A Collected Man, the London-based watch retailer known for getting its hands on extraordinary pre-owned pieces made by some the greatest living independent watchmakers, just listed two ultra-rare pieces for sale.
One of the big names the site’s founder Silas Walton keeps in his fold is Kari Voutilainen. The Finnish-born, Switzerland-based watchmaker makes just 50 to 60 timepieces a year but has developed a cult following among serious collectors. Two high-caliber examples of his work are coming up for sale is an opportunity that doesn’t come along very often.
Up for grabs is a Voutilainen Minute Repeater 10 priced at $1,321,000. It is a unique piece in a 38 mm steel case housing a classic minute repeater—chiming the hours, quarters and minutes via two hammers hitting two gongs—executed in an openworked design on both sides so its wearer can enjoy a full view of the theater of its mechanism in action. It comes with superb finishing—the company is revered for the level of its techniques—including bridges in classic Geneva stripes and a snail-grained mainplate.
“The unique Minute Repeater in 38mm steel represents one of the most complicated wristwatches ever made by Voutilainen,” A Collected Man founder, Silas Walton told Robb Report. “It’s an exceptional work of craftsmanship and represents a marriage of ultimate complication, amazing openwork, and highly desirable case metal. When you add in the fact it’s totally unique, it makes this a very special and important piece.”
At less than a third of the cost of the Minute Repeater 10, but still not for shallow pockets, is a 39 mm Observatoire in 18-karat rose gold for $382,000. It is estimated that only 50 examples of this watch were made, but what sets this piece apart from the very limited number in existence is the use of triangular index markers at 12 and 6 o’clock above the numerals. While seemingly inconsequential, it should be noted that this detail appeared on the first Observatoire ever made and has only been seen on a handful since. Voutilainen now turns down requests to have this design feature on any other watches he makes, which means this model is an exception and therefore highly collectible. Its hand-turned dial is adorned with three guilloché patterns along with tear-drop-shaped lugs and hands, an unusual interpretation of classic Breguet-style hands which are known for their moon-tipped design, are all instantly recognizable features of the model’s design.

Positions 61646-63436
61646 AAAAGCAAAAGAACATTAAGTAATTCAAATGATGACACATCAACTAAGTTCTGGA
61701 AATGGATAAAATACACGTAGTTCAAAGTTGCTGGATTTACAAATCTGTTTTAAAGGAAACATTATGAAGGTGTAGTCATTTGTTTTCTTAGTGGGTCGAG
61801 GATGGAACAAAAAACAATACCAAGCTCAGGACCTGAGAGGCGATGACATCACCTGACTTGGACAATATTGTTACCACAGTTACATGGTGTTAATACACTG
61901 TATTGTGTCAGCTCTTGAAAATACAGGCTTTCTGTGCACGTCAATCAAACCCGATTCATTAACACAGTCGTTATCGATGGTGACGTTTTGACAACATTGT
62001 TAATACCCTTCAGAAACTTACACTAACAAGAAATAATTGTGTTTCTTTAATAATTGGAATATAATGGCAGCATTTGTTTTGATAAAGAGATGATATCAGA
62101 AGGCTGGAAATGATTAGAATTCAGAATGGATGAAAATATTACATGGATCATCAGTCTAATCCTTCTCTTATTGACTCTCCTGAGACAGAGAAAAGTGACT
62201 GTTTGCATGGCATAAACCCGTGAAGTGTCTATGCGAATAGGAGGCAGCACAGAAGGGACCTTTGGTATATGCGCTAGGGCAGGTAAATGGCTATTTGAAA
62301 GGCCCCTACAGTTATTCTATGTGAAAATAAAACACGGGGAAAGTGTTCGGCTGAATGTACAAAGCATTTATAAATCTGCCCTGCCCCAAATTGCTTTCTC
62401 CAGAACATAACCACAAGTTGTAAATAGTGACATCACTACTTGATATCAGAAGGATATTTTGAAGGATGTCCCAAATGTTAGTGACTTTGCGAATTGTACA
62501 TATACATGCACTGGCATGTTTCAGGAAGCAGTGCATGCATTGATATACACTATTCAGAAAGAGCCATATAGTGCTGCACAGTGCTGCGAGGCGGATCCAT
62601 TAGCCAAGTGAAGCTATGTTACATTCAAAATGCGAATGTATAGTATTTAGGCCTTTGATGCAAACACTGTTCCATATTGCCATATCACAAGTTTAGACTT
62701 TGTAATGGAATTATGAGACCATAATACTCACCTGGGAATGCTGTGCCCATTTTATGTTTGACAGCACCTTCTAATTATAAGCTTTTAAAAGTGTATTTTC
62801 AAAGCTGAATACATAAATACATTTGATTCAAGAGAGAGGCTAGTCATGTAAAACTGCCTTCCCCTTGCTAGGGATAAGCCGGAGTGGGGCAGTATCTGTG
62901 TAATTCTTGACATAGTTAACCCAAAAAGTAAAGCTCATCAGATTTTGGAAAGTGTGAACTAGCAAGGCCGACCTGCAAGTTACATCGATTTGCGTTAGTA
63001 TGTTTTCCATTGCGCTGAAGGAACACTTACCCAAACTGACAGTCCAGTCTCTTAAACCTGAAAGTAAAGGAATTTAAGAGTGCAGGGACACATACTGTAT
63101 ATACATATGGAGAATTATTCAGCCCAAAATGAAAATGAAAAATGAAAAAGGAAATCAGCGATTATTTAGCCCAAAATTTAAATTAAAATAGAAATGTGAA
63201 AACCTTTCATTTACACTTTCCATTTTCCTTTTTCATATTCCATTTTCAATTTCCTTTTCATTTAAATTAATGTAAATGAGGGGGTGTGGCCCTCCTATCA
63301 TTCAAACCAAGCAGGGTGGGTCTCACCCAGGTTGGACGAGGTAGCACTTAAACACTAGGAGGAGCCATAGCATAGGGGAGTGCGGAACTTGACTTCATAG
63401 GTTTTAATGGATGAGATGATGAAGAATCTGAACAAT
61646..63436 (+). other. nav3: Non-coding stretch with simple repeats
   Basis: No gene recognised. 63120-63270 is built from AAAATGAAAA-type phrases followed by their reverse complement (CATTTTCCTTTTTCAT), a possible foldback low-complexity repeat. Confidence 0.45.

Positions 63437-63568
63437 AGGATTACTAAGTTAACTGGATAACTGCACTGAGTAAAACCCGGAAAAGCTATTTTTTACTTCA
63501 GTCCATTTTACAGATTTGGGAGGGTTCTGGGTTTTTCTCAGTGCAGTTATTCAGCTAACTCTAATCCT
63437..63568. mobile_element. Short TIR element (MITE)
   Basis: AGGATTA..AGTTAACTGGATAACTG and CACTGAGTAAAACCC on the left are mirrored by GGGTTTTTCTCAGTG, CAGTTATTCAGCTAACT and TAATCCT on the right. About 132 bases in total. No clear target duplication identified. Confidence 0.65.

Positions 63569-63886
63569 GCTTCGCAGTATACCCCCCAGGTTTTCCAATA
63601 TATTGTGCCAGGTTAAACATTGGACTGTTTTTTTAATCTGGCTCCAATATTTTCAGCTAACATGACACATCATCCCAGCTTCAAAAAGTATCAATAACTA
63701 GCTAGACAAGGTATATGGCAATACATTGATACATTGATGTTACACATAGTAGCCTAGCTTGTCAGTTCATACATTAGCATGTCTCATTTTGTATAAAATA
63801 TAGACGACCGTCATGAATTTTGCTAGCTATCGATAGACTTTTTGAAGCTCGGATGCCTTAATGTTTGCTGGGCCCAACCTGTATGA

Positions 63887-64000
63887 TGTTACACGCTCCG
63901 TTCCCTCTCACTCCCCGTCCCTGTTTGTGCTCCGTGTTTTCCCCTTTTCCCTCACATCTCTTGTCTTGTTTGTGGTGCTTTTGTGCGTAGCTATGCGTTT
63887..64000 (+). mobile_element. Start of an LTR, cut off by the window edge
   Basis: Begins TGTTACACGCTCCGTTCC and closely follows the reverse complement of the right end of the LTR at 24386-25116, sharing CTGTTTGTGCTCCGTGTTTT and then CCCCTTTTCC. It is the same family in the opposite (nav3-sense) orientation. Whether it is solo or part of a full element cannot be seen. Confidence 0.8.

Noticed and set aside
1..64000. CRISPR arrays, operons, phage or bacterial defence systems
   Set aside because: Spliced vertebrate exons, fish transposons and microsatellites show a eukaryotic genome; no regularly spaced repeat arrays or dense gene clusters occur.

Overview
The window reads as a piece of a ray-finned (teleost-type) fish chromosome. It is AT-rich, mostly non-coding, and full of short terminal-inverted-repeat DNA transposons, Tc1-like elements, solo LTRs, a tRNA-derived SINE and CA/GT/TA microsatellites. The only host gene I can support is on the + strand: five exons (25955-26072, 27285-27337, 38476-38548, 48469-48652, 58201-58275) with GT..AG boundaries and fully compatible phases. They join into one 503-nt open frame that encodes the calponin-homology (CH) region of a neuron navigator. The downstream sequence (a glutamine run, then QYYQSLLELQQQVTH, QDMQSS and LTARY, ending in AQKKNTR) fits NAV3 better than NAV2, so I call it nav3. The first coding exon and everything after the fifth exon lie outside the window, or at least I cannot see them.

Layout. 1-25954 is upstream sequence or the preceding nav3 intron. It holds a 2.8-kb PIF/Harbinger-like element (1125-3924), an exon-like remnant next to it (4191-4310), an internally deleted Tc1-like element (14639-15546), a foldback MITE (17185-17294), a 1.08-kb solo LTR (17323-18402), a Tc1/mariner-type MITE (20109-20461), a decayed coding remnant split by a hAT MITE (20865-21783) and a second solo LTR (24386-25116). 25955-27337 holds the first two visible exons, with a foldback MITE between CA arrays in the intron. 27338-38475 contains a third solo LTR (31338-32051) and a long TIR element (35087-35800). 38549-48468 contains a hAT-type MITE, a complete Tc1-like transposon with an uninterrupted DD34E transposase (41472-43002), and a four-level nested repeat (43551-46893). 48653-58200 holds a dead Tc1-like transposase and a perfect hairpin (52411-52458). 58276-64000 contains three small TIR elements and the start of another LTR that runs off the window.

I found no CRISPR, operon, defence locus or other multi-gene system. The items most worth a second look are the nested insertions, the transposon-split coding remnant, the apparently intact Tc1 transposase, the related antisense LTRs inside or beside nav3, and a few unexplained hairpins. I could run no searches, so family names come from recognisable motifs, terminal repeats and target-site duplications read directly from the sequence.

“The Observatoire is important as it’s really the first series production wristwatch Voutilainen ever made,” says Walton. “Those who collect independents or have a particular interest in Voutilainen’s work want to own an Observatoire, which are exceptionally hard to find. On top of this, the watch is packed with really interesting characteristics, from its unique dial to its unusual chronometer-certified movement, all of which lend themselves to a piece that’s hugely desirable.”
For a little background, Voutilainen first introduced the Observatoire at the behest of a collector. The client came to him wanting him to make a movement using old Peseux 260 components—the Peseux 260 caliber was an observatory-competition movement used by brands for entries in chronometry competitions. He wanted it in a time-only watch with straight lugs. The project took a year of negotiating and sourcing parts before it was delivered as a unique piece in 2007. It would go on to take home the Grand Prix d’Horlogerie de Genève in the category of “Best Men’s Watch” that same year. The watch was dubbed the “Observatoire” because the client took the final piece to the Besançon Observatory in Besançon, France, to be officially tested and certified as an observatory chronometer. This is a step further than the industry-standard COSC certification, as it inspects the entire watch for accuracy rather than just the movement. The move would result in the Besnaçon Observatory launching a new chronometer certification. The watch eventually spawned approximately 50 more iterations, effectively launching Voutilainen’s career as an independent watchmaker. What’s more, is that this was not simply a recreation of a Peseux 260 movement—Voutilainen modified the entire escapement, using his own balance wheel, hairspring and escape-mechanism (components that are notoriously difficult to produce in-house).
As a result, this piece is an important slice of modern watchmaking history. You may find one at auction one day, but you will be paying a larger premium with bidding driving up the price and fees included.
Act fast, before these two beauties are gone for the taking.